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Development of HIV-1 rectal-specific microbicides and colonic tissue evaluation

Dezzutti, CS and Russo, J and Wang, L and Abebe, KZ and Li, J and Friend, DR and McGowan, IM and Rohan, LC (2014) Development of HIV-1 rectal-specific microbicides and colonic tissue evaluation. PLoS ONE, 9 (7).

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Abstract

The gastrointestinal tract is structurally and functionally different from the vagina. Thus, the paradigm of topical microbicide development and evaluation has evolved to include rectal microbicides (RMs). Our interest was to create unique RM formulations to safely and effectively deliver antiretroviral drugs to mucosal tissue. RMs were designed to include those that spread and coat all surfaces of the rectum and distal colon rapidly (liquid) and those that create a deformable, erodible barrier and remain localized at the administration site (gel). Tenofovir (TFV) (1%) was formulated as an aqueous thermoreversible fluid and a carbopol-based aqueous hydrogel. Lipid-based liquid and gel formulations were prepared for UC781 (0.1%) using isopropyl myristate and GTCC (Caprylic/Capric Triglycerides), respectively. Formulations were characterized for pH, viscosity, osmolality, and drug content. Pre-clinical testing incorporated ex vivo colonic tissue obtained through surgical resections and flexible sigmoidoscopy (flex sig). As this was the first time using tissue from both sources side-by-side, the ability to replicate HIV-1 was compared. Efficacy of the RM formulations was tested by applying the products with HIV-1 directly to polarized colonic tissue and following viral replication. Safety of the formulations was determined by MTT assay and histology. All products had a neutral pH and were isoosmolar. While HIV-1BaL and HIV-1 JR-CSF alone and in the presence of semen had similar replication trends between surgically resected and flex sig tissues, the magnitude of viral replication was significantly better in flex sig tissues. Both TFV and UC781 formulations protected the colonic tissue, regardless of tissue source, from HIV-1 and retained tissue viability and architecture. Our in vitro and ex vivo results show successful formulation of unique RMs. Moreover, the results of flex sig and surgically resected tissues were comparable suggesting the incorporation of both in pre-clinical testing algorithms. © 2014 Dezzutti et al.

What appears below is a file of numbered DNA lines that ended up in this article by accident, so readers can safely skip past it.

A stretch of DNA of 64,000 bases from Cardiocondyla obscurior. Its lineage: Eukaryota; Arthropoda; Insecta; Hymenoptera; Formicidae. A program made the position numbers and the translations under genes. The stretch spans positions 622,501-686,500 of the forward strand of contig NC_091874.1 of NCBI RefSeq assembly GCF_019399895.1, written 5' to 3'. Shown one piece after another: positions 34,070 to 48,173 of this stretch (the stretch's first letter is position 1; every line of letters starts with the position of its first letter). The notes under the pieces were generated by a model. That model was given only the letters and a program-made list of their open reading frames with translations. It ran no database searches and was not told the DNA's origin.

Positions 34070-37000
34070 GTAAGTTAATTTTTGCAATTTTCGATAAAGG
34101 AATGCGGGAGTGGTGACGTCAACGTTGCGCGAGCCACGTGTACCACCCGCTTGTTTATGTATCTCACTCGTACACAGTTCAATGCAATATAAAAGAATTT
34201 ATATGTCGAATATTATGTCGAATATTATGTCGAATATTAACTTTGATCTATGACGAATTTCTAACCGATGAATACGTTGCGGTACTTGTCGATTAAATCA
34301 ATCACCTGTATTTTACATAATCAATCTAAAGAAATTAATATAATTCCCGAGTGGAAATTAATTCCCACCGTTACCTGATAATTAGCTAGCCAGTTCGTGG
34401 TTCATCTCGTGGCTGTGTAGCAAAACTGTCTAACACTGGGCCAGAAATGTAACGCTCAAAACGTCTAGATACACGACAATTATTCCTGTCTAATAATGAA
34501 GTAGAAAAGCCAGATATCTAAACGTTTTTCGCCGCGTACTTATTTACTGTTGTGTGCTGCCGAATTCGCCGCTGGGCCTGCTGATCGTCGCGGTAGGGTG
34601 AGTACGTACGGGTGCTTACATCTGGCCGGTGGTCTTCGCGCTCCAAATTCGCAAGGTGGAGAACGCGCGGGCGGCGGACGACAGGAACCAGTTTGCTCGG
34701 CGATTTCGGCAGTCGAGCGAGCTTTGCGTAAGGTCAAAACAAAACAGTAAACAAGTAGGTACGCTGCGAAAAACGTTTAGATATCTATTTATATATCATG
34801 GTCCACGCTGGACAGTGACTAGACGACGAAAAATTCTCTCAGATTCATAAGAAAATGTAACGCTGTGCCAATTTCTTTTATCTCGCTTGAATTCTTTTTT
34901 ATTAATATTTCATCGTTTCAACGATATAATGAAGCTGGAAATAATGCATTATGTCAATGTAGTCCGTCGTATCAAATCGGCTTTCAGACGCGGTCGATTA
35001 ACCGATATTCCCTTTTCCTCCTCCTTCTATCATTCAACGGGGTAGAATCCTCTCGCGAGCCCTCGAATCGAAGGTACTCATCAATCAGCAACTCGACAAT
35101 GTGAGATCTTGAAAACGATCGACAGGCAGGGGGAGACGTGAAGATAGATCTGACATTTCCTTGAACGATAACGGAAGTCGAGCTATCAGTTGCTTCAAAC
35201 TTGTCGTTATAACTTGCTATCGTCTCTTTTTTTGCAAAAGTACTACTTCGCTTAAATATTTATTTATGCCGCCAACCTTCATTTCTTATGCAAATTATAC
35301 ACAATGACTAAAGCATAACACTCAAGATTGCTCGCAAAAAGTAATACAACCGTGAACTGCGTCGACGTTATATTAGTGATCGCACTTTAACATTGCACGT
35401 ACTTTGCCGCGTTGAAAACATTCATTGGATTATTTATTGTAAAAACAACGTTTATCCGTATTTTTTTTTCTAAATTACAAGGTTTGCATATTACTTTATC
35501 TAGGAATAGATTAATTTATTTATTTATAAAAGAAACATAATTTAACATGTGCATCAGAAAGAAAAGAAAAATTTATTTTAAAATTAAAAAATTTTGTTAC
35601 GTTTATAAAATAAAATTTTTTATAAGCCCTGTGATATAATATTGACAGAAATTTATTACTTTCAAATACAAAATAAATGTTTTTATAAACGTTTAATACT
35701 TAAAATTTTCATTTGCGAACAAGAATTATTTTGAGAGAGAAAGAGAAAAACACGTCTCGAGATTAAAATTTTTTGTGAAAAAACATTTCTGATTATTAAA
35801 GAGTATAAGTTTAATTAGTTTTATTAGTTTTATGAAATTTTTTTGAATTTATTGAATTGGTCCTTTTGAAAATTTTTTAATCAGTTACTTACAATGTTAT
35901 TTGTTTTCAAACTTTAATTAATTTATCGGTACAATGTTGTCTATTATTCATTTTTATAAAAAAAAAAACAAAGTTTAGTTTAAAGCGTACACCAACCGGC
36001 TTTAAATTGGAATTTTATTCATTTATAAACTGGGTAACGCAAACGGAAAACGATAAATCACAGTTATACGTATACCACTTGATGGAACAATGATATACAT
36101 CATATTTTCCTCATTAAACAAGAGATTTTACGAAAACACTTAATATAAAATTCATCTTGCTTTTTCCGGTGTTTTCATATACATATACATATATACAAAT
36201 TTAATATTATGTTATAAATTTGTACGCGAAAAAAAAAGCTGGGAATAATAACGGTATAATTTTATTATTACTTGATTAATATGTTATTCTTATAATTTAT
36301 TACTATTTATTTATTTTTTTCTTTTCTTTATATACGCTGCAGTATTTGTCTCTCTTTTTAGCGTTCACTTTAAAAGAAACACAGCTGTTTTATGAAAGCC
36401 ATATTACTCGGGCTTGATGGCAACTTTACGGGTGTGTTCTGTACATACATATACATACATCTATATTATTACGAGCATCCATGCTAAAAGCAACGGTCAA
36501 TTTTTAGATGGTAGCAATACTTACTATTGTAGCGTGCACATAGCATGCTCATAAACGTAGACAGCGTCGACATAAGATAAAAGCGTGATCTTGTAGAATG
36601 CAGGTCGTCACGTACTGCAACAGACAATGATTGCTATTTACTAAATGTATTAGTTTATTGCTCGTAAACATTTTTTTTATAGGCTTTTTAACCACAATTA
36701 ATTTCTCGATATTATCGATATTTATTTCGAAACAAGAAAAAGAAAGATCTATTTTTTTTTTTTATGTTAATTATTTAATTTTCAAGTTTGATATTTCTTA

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Details

Item Type: Article
Status: Published
Creators/Authors:
CreatorsEmailPitt UsernameORCID
Dezzutti, CScsd13@pitt.eduCSD13
Russo, J
Wang, L
Abebe, KZkza3@pitt.eduKZA3
Li, J
Friend, DR
McGowan, IMimcgowan@pitt.eduIMCGOWAN
Rohan, LCrohanl@pitt.eduROHANL
Contributors:
ContributionContributors NameEmailPitt UsernameORCID
EditorSandstrom, PaulUNSPECIFIEDUNSPECIFIEDUNSPECIFIED
Centers: Other Centers, Institutes, Offices, or Units > Magee-Women's Research Institute
Date: 15 July 2014
Date Type: Publication
Journal or Publication Title: PLoS ONE
Volume: 9
Number: 7
DOI or Unique Handle: 10.1371/journal.pone.0102585
Schools and Programs: School of Medicine > Medicine
School of Medicine > Obstetrics, Gynecology, and Reproductive Sciences
School of Pharmacy > Pharmaceutical Sciences
Refereed: Yes
Date Deposited: 23 Sep 2014 15:05
Last Modified: 02 Feb 2019 16:58
URI: http://d-scholarship.pitt.edu/id/eprint/22991

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